Burns poetry is aired as part of a Burns Supper. Here’s the format if you are thinking of organizing your own. It’s pretty straightforward, but be careful when you stab the haggis. Page also has useful Burns facts – ideal if you are writing a speech for ‘The Immortal Memory’.
Table of Contents
A lot of Burns poetry and songs are heard on or around the poet’s birth-date of 25th January, Scots at home and abroad gather to celebrate their national poet at a Burns Supper.
The general format of these evening gatherings is a traditional meal of haggis with neeps and tatties (turnips and potatoes) and whisky – along with the Burns poetry, of course.
The Selkirk Grace
“Some hae meat and canna eat,
And some wad eat that want it,
But we hae meat and we can eat,
Sae let the Lord be thankit.”
‘Meat’ in the old sense of
food in general.
‘Want’ in second line
in the Scots sense of ‘lack’.
Starting The Burns Evening
(We’ll get to the Burns poetry after this.)
OK. Everybody is seated. Kilts are much in evidence. You’ve selected a worthy chairperson.
After (s)he welcomes the company your genial host usually recites the Selkirk Grace, after which the haggis is ceremonially brought to the top table accompanied by a piper.
Basically, the piper leads the way and the haggis bearer follows on, the haggis held high on an (ornate?) tray. Camp it up as much as you like.
A Warning – If Addressing The Haggis
Robert Burns’ poem ‘To a Haggis’ is duly recited by the host and the haggis stabbed.
Not too violently, as at some event somewhere every year the blow will be a glancing one. This causes the haggis to leap off the plate and skate along the floor on its own fat-slick.
Believe me, I’ve seen it happen. It’s usually caused by the haggis addresser getting carried away and being over-dramatic. Or perhaps the haggis loses its nerve and makes a run for it.
Next, the piper gets a dram, downing it very publicly, then (s)he departs to applause and everyone is served appropriate food for a Burns Supper.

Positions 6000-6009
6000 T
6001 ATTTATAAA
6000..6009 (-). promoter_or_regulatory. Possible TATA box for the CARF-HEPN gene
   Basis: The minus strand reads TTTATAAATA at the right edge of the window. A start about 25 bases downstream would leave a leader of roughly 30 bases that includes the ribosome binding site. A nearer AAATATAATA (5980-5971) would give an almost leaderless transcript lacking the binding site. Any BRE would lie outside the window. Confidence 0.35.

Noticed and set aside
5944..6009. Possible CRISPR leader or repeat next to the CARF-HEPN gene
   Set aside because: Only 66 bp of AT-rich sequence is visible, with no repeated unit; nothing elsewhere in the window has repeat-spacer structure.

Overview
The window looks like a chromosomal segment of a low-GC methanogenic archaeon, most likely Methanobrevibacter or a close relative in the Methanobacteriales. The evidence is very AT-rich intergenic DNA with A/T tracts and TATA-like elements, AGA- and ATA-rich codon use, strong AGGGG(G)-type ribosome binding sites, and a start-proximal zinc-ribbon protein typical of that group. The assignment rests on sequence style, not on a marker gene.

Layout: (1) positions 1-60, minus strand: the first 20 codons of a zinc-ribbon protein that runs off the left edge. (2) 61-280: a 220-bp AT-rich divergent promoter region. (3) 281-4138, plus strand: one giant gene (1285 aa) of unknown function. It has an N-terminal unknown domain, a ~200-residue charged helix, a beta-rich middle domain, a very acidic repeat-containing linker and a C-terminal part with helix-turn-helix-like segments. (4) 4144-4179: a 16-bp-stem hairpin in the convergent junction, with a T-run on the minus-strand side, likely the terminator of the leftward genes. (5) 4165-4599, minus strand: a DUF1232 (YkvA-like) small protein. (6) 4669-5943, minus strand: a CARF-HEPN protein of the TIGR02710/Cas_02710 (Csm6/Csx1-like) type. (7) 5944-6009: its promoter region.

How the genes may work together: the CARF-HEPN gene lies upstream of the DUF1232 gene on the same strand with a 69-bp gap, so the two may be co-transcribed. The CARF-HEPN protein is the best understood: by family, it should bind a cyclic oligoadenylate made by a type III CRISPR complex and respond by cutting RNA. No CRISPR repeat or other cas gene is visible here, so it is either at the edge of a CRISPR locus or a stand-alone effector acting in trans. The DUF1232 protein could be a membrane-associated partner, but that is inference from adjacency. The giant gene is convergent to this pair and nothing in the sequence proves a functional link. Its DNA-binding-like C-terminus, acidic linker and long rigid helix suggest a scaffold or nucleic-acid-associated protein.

With luck, there will be a dessert course as well with a suitably Scottish theme.
Then the evening proceeds with toasts, speeches and Burns poetry celebrating the unique relationship that Scots feel towards their poet.
Organising A Burns Supper
The Burns Supper format in slightly more detail involves, after the meal, an invited guest proposing The Immortal Memory.
This is a speech that should include the relevance of Burns today, but very often – in a worst case scenario – is an excuse for the exhumation and airing of grim and often sexist jokes. Not always, though.
Many organisers make sure they get a good and witty speaker, who finds all kinds of appropriate quotes in Burns poetry.
Hopefully, the stereotyping that I have allowed myself to indulge in by using the photo (‘Aye Plastered’), will also be absent.
(You don’t get it? In Scots, plastered means drunk.
This must be a local tradesman with a sense of humour – because he parks his van outside Burns Cottage, in the background. ‘Aye’ here means always. So, always drunk, the sign says.)
Toast To The Lasses – another chance to quote Burns poetry
The Toast to the Lasses follows on, usually proposed by another male speaker and usually shorter than the Immortal Memory. As its name suggests, it is addressed to the ladies present.
In content, again, the perils of sexism loom large but are avoidable. Very often, references are made to Burns poetry, commonest perhaps being a quote or two from ‘Green Grow the Rashes-O’ especially the lines:
Auld Nature swears, the lovely dears / Her noblest work she classes, O:/ Her prentice han’ she try’d on man/, An’ then she made the lasses, O.
Reply From The Lasses
The Response (from the lasses) is, of course, a counter-blast to the Toast to the Lasses, but in a kindly way.
To be honest, I don’t know what happens when it’s an all-male Burns Supper (of which, like golf clubs, dinosaur-like, there are still a few).
In fact, I was once invited to speak at one of these. After I had done the Immortal Memory – I think – I sat down (to applause!) and that seemed to end the entertainment.
Then the Chairman stood up and asked the assembled company if they knew any jokes. Yes it was a bit surreal. I hope they weren’t trying to cheer themselves up after my address.
Actually, it was a half-baked Burns Supper. Usually, a witty female guest replies. This is the normal format.
After that, things vary. Sometimes it’s just more coffee, whisky and chat. Sometimes there is a musical or entertainment programme in which Burns poetry and songs are thoroughly aired.
Some extracts from Burns poetry are given below.
The evening ends, of course, with the linking of hands and the singing of Auld Lang Syne. (The words are given below.) Then everyone staggers into taxis and regrets having that last dram.